IT was this snippet in the 50 Years Ago section that prompted Valerie Pye to get in touch with these glorious pictures of her exciting past when she was a dancer and comic actress Valerie Brooks.

Although popular in those days ‘blacking up’ was soon to become unacceptable.

Friday July 19, 1963 LITTLE MINSTREL: A little boy, dressed as a black and white minstrel, pictured above left, provided the highlight at the garden party arranged by the League Friends of Bridport Hospitals at Mountfield. Timothy Bailey, three-year-old son of the Rev David Bailey (vicar of Bothenhampton) stole the show when he presented Miss Valerie Brooks, star of the Black and White Minstrel Show, with a bouquet.

She wanted to know if anyone knew what happened to the little boy and if he remembers the event at all.

If anyone can help it’ll be News readers.

Her enquiry gave rise to an hour going down memory lane and poring over her youthful successes – so much so that there is too much to bell in one week.

Valerie was a leading light in the very famous Black and White Minstrel show, working her way up from one of the glamorous Toppers to the show’s first comedienne.

She’s worked alongside the likes of George Chisolm, Leslie Crowther , Stan Stenett, Benny Hill, Kenneth Connor, Charlie Drake and Ken Dodd. She even has a letter from the BBC dated October, 1960, thanking her for her ‘excellent’ contribution to The Ken Dodd Show.

It goes on to say: “I realise how trying television can be and the many demands it makes upon an artist.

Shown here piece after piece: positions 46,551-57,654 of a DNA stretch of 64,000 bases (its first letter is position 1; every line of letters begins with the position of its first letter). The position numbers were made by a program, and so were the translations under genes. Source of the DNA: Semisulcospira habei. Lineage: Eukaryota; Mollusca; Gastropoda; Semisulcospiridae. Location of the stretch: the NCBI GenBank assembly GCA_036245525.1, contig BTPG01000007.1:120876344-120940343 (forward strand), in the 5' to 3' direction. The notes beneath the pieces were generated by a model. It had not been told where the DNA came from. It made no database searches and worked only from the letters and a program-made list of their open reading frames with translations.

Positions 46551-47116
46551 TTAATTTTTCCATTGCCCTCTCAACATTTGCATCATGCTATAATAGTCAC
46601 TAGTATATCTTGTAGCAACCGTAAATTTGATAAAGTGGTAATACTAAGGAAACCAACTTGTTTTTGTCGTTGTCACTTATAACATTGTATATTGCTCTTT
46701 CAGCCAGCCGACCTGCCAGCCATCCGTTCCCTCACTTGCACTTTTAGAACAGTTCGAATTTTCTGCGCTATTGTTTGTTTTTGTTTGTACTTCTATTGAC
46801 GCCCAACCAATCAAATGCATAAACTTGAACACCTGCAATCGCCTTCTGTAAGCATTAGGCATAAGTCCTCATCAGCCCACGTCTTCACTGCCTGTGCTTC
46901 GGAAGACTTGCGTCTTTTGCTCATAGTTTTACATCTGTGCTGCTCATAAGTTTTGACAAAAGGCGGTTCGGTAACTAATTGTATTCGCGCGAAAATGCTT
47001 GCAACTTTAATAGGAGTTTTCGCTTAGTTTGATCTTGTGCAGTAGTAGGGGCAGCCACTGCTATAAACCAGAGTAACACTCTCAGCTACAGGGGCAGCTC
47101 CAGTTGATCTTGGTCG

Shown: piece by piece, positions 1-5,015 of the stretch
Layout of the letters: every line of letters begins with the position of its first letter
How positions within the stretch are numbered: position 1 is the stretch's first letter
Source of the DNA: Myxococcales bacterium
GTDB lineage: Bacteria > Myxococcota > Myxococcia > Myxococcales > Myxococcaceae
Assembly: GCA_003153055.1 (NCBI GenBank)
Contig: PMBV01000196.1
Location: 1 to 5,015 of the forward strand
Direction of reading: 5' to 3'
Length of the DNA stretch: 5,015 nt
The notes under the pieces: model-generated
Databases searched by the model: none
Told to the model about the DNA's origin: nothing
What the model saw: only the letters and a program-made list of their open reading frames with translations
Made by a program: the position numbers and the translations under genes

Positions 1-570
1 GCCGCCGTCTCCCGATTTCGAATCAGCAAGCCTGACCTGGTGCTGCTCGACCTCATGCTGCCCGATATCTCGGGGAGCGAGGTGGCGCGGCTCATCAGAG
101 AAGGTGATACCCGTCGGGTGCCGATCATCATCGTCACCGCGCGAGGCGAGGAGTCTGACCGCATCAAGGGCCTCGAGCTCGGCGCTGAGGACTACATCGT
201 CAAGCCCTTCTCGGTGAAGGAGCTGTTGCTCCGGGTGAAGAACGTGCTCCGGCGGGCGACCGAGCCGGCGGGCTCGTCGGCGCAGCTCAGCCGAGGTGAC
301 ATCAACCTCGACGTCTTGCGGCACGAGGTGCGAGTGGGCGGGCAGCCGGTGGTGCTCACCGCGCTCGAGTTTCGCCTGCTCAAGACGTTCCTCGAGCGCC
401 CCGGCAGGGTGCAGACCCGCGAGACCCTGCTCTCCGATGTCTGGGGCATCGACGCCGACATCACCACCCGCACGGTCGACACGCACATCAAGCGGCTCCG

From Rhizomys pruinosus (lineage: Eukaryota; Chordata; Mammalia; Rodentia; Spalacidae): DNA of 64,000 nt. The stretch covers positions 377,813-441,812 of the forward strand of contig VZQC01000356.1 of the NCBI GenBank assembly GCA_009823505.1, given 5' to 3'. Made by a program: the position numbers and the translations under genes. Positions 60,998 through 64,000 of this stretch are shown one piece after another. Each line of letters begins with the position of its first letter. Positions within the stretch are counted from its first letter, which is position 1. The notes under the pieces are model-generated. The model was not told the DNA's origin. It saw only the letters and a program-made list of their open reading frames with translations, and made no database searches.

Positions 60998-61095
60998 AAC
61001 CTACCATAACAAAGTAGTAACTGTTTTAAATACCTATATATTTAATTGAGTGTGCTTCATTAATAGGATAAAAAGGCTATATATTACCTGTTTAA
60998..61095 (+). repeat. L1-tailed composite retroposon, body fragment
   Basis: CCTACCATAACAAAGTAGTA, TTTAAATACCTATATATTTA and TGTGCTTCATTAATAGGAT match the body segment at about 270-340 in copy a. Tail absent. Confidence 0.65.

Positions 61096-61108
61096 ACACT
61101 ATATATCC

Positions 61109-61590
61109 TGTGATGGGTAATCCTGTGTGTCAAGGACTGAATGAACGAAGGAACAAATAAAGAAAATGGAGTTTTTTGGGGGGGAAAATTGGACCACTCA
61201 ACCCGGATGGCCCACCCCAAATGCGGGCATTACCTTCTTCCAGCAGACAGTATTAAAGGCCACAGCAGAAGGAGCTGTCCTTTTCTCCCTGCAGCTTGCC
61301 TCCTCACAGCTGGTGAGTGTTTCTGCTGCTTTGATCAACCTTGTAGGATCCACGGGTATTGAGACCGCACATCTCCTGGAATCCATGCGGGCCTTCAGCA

“However, a great deal of the success of the show was undoubtedly due to your excellent performance and I would like you to know how much I appreciated it.”

She also worked on the Wilfred Pickles and the Des O’Connor show – she was happy to have her caricature in the Evening News’ TV guide beside the entry.

“It meant you’d really made it!” she said. She also graced the stage as part of the Folies Bergere at the Hippodrome when she was 17 – and it was this stint she says helped her lose weight.

“I was still a plump girl at 17!”

She also did a tour in Africa entertaining the troops on American bases.

As a youngster Valerie, who now lives in Swyre with her husband of 43 years, wanted to be a singer but a serious attack of scarlet fever meant she lost her voice.

She went to the Aida Foster School and learnt to dance and was soon playing in repertory – her first starring role as Sleeping Beauty opposite Neville Whiting. She was 14.

After touring she auditioned and got a part in the The Toppers, a dance group.

She then became the Black and White Minstrel Show’s first comedienne.

Next week we’ll tell you and show you more about Valerie’s life and how she came to spend her married life in the Dorset.